Benhamou, of Neuilly-sur-Seine, France, was charged in a criminal complaint that accuses him of one count of conspiracy to commit securities fraud and one count of securities fraud. He faces as long as 20 years in prison if convicted.

Boston Court

Benhamou appeared briefly in federal court in Boston before U.S. Magistrate Judge Jennifer C. Boal. He is being held without bail and will be taken to New York to face charges there, according to Boal’s clerk, Donald LaRoche.

A lawyer for Benhamou, Joseph Zwicker, didn’t immediately return a voice-mail message left at his office yesterday.

The U.S. charged that from November 2007 through January 2008 the co-conspirator worked for the hedge fund as a portfolio manager for health-care with the authority to have the fund to sell 6 million of its shares of Human Genome.

On multiple occasions, Benhamou, because he was a member of Human Genome’s steering committee, had access to non-public information about “serious adverse effects” that occurred during the Albuferon trials, the U.S. said.

Prosecutors said that in 2007, from Feb. 1 to Dec. 3, the hedge fund bought about 6.2 million shares of Human Genome for about $64 million at an average price of about $10.32 a share.

Third Stage

By late November 2007, Human Genome learned that during the third stage of the Albuferon trial a participant died and another developed a lung disease as a possible side-effect from the drug.

Benhamou and other members of the Human Genome steering committee were discussing how to proceed with the trials by early December 2007, the U.S. said. On Dec. 5, Human Genome sent an e-mail to the steering committee indicating that the trial’s independent safety committee members believed these adverse effects required further examination.

By Dec. 7, the unidentified co-conspirator sent an instant message to a trader at the hedge fund, also unidentified in the complaint, directing the trader to sell Human Genome shares.

Prosecutors said on or about the same day, the independent safety committee members “had become more alarmed” and were considering whether to stop part of the trial. On Dec. 9, Human Genome held a conference call with steering committee members, which was scheduled in part, to allow Benhamou to participate while he was at a hepatitis conference in Hawaii.

Benhamou and the co-conspirator exchanged e-mails that day, prosecutors said, including a message in which the doctor said, “I’m at a hep” conference “in Hawaii, when can we talk?”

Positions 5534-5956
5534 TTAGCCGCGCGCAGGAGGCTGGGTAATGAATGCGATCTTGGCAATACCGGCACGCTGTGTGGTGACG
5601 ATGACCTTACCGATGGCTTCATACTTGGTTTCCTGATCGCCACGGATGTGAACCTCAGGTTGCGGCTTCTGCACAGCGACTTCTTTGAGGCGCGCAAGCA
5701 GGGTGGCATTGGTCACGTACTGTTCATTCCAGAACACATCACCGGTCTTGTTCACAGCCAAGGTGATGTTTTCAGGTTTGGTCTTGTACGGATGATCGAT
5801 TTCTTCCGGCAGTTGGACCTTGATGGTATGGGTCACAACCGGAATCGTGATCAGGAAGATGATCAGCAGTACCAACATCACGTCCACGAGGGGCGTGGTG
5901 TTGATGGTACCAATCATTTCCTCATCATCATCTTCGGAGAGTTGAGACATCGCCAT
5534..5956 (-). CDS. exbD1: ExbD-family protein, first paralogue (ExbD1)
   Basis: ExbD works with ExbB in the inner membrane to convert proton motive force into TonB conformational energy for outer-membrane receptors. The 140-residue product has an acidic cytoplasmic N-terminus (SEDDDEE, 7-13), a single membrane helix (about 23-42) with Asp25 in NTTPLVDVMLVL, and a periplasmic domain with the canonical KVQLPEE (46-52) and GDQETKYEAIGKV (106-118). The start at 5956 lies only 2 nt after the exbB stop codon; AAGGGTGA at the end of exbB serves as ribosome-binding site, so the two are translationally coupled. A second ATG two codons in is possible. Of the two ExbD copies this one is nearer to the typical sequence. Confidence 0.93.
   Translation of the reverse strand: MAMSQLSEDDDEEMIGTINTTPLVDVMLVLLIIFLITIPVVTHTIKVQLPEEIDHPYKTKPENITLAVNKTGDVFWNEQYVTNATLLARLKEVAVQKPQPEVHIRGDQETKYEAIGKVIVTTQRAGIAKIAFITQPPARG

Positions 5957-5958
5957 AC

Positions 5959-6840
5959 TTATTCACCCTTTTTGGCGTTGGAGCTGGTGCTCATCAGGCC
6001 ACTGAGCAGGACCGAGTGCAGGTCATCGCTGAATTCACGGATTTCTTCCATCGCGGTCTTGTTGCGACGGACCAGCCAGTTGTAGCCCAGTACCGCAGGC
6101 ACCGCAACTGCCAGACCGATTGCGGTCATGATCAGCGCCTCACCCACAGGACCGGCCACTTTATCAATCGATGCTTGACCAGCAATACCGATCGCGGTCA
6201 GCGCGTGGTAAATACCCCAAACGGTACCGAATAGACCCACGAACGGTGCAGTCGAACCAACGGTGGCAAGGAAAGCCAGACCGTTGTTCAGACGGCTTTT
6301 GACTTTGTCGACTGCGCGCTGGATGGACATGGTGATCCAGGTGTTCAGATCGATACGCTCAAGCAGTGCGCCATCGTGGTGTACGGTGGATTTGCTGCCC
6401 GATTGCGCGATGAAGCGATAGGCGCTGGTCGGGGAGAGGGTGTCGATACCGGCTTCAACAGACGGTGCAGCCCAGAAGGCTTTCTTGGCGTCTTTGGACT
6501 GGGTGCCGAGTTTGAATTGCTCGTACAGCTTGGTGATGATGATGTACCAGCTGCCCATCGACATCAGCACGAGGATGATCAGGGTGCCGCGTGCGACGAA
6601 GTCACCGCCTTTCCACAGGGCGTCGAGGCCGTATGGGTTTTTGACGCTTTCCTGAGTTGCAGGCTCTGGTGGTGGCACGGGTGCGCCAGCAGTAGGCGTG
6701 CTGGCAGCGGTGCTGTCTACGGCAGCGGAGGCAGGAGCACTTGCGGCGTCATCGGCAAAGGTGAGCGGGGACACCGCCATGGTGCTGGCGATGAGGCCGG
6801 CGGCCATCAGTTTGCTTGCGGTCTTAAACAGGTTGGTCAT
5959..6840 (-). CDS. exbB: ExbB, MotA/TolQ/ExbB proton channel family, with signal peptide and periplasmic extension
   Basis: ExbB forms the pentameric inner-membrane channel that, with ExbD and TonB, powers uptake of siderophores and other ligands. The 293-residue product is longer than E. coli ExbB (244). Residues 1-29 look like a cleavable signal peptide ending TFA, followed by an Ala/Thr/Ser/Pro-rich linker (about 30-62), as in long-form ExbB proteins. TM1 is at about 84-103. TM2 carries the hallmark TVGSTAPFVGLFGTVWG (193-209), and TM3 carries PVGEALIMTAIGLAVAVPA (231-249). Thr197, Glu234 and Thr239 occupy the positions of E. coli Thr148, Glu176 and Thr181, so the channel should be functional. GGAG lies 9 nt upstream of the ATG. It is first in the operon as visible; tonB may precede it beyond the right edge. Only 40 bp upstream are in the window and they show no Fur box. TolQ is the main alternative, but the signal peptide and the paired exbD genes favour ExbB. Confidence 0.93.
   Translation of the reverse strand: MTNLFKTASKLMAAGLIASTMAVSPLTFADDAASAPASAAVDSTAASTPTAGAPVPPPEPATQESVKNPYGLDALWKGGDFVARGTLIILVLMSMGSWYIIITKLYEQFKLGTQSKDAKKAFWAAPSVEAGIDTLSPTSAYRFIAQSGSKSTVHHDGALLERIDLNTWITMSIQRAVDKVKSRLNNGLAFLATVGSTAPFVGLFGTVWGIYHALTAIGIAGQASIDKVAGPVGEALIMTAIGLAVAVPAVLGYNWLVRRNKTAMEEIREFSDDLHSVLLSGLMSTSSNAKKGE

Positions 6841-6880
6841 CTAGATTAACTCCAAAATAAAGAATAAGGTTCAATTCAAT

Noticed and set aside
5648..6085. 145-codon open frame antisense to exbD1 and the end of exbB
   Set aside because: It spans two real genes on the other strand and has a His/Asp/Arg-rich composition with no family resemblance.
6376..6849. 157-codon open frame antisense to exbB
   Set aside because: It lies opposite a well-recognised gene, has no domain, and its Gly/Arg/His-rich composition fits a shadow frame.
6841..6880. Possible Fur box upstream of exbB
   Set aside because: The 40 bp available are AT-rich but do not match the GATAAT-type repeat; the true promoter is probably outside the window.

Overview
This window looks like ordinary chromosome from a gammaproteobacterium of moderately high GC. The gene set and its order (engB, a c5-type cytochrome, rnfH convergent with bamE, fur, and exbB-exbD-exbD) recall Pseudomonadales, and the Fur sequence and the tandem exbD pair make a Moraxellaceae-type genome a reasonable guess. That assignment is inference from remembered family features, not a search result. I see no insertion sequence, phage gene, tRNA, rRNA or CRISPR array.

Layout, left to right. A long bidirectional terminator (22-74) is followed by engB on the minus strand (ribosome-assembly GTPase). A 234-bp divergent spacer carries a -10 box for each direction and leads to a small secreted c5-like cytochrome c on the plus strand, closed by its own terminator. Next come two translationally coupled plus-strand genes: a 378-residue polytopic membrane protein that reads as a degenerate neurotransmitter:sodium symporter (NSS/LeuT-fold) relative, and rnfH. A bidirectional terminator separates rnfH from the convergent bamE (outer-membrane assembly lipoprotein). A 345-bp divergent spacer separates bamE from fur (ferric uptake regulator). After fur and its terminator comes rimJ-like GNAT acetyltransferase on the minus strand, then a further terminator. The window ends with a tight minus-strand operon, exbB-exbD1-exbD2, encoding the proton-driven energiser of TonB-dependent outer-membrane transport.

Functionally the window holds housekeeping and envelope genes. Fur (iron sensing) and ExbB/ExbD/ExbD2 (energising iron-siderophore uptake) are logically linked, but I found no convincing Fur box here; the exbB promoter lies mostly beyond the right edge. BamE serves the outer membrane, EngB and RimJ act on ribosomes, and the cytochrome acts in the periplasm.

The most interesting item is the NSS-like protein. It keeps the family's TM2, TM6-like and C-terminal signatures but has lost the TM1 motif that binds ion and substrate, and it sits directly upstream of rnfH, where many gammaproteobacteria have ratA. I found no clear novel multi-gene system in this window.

The co-conspirator responded, “Now?”

Phone Records

Prosecutors said cellular phone records show the co- conspirator’s mobile phone was in contact with Benhamou’s cellular phone for about five minutes that day. At the same time, the co-conspirator’s land line was in contact with two managers at the fund and instant messages were exchanged.

As a result, from Dec. 7, 2007, through Dec. 18, 2007, the hedge fund sold about 2.9 million, or about 47 percent, of its Human Genome shares at an average price of $10.65.

On Dec. 12, Human Genome’s independent safety committee agreed to permit the trial to continue. The panel also said it would meet again to halt part of trial if more adverse events were reported.

By Jan. 17, Human Genome recommended that a part of the Albuferon trial be stopped. A day later, on Jan. 18, Human Genome sent Benhamou an e-mail describing the independent safety committee’s recommendation and asking for his advice on how to convey that in a news release.

Minutes Later

Minutes later, Benhamou is charged with e-mailing the co- conspirator, “When can I call you?”

On Jan. 22, 2008, the hedge fund sold about 600,000 shares of Human Genome at an average price of $10.37, the U.S. said.

On Jan. 23, 2008, Human Genome issued a press release about its independent safety committee recommendation to stop a part of the Albuferon trial. That day, the stock dropped to $5.62 a share from its opening price of about $10.02, a 44 percent plunge.

The case is U.S. v. Benhamou, 10-MAG-2424, U.S. District Court, Southern District of New York (Manhattan). The SEC case is SEC v. Benhamou, 10-CV-8266, U.S. District Court, Southern District of New York (Manhattan).

To contact the reporters on this story: Patricia Hurtado in New York at pathurtado@bloomberg.net; Saijel Kishan in New York at skishan@bloomberg.net; Katherine Burton in New York at kburton@bloomberg.net.

To contact the editor responsible for this story: David E. Rovella at drovella@bloomberg.net; Christian Baumgaertel at cbaumgaertel@bloomberg.net.